In a quiet town on the border of Peru and Brazil, indigenous representatives from across the Amazon met with a team of NASA-funded geographers seeking to better understand how climate change is affecting the region–and trying to set an example for how the scientific community works with indigenous peoples.
Puerto Breu, Peru (population: 600-ish) is not the town you might think of for an important work meeting. A holdover of the late 19th Century Amazonian rubber boom, this remote outpost is only accessible by charter flights or by long, winding journeys by river boat. In June 2022, Breu hosted an important summit between SERVIR Amazonia and indigenous communities from across the southwestern Amazon. The event allowed geographers with SERVIR, a joint program of NASA and the U.S. Agency for International Development, an opportunity to listen to members of the communities they study and learn how to better protect the region from climate change and other environmental challenges.
SERVIR collaborates with leading scientific and conservation organizations in the region, such as Conservación Amazónica (ACCA) and the Upper Amazon Conservancy, which make events like this possible. The program’s mission is to address climate and environmental challenges by helping communities around the world access and learn to use data from NASA’s Earth satellites. Many of its regional projects in Amazonia are designed to aid rainforest conservation and to prioritize the participation and leadership of local communities in the process.
“Much of this region is still forested and remote, but the pace of deforestation and other illegal activities has been intensifying in recent years,” said Katie Walker, a Regional Science Associate with the SERVIR Program who helped with the event. She notes that attention on the southwestern Amazon is a relatively recent development. Scientists and conservationists have historically been preoccupied with the southeastern Amazon, where greater proximity to major cities and highways catalyzed land development.
“In the Brazilian states of Rondonia and Mato Grosso, for example, most of the land area not occupied by indigenous groups has been either deforested and converted to cropland, or has been influenced by these activities,” Walker said. “But now attention is also turning to the southwestern Amazon, where similar patterns are emerging.”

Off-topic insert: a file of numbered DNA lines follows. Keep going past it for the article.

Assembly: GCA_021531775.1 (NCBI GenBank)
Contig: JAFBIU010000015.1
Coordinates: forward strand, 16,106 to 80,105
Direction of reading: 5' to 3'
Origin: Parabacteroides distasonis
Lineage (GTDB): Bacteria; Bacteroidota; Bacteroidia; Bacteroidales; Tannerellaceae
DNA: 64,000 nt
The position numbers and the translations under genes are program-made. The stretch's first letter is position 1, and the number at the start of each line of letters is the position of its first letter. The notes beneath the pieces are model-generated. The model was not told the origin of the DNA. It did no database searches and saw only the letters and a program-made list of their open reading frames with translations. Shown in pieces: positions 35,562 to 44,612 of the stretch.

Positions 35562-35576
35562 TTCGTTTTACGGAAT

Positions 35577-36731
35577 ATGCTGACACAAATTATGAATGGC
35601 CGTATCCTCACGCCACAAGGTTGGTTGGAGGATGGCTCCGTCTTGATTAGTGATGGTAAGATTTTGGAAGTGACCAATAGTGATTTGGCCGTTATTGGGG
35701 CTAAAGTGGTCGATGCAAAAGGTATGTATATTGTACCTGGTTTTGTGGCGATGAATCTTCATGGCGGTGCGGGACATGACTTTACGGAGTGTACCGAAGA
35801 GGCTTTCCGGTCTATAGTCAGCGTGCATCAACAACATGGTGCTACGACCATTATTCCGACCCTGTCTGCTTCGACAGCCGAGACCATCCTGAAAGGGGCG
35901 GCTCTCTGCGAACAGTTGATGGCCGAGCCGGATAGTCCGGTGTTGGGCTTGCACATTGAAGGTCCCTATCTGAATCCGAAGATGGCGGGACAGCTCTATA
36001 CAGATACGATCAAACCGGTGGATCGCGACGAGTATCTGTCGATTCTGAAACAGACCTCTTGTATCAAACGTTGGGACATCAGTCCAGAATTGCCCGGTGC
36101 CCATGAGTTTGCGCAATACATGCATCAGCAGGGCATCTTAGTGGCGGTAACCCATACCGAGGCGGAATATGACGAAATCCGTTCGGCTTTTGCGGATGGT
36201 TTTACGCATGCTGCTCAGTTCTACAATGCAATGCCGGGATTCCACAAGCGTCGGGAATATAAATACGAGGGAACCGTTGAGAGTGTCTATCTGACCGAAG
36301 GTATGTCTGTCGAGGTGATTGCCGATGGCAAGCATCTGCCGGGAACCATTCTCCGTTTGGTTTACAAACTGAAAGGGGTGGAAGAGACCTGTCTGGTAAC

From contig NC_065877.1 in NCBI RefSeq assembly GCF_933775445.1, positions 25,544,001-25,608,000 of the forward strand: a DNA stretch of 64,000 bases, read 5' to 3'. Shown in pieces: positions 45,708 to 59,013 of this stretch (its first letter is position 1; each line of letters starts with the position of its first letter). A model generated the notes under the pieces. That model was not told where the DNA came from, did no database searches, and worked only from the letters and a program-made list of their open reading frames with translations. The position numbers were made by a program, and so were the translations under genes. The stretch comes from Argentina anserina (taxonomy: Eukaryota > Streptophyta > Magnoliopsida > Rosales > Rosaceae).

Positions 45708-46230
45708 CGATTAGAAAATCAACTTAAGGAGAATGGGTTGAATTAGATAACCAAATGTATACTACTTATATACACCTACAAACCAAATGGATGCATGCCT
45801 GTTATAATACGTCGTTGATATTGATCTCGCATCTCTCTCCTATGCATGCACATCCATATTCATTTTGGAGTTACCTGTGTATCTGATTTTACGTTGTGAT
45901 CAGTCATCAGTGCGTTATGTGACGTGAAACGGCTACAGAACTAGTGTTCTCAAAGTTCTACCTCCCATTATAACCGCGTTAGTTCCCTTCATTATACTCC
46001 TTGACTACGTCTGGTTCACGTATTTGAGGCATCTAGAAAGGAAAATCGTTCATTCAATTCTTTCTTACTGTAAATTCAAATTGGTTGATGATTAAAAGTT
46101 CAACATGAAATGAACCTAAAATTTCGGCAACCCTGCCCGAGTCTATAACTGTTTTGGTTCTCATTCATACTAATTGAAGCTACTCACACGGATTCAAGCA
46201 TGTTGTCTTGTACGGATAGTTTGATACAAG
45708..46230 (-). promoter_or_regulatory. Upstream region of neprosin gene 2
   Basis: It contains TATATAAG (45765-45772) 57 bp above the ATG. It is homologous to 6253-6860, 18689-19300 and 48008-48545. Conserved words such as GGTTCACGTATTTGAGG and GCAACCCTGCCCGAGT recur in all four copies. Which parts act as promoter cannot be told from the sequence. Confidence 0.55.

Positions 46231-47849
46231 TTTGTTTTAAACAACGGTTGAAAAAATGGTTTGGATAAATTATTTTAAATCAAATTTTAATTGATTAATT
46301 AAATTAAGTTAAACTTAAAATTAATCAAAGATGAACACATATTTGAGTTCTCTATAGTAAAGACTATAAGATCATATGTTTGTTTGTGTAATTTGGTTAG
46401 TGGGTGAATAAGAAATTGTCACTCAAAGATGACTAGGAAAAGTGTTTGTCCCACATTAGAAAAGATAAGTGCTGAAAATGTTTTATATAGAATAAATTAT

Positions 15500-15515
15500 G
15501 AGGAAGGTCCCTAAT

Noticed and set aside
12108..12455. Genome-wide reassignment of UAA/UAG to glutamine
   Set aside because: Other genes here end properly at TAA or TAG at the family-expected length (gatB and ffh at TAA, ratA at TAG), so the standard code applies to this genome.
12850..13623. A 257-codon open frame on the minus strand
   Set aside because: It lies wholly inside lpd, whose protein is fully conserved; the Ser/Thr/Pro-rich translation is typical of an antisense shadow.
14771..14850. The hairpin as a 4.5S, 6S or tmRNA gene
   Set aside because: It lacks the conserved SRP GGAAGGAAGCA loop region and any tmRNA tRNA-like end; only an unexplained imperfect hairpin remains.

In Peru’s Ucayali Department and the neighboring Brazilian state of Acre, the Upper Amazon is threatened by climate change and demand for luxury hardwoods. Informal roads, or carreteras, built by logging and mining ventures, cut through the jungle and often serve as stepping stones for further deforestation as further human development follows. In the intense equatorial sun, losing tree cover quickly dries out the ground, which can permanently diminish the soil quality and hinder new growth. To protect the world’s climate and help preserve the region’s human and ecological heritage, scientists need in-depth understanding of ecosystem services in the region. Especially for such a historically isolated region, the scientific community needs to consult the best experts it can find: the indigenous communities who live there.
The accelerating loss of forests in the southwestern Amazon creates a major threat to the region’s many indigenous communities, like the Ashéninka, Asháninka, and Yaminahua/Jaminahua. Historically, scientists and conservationists have often prescribed answers to these communities without acknowledging the generations of knowledge these communities have regarding their surroundings.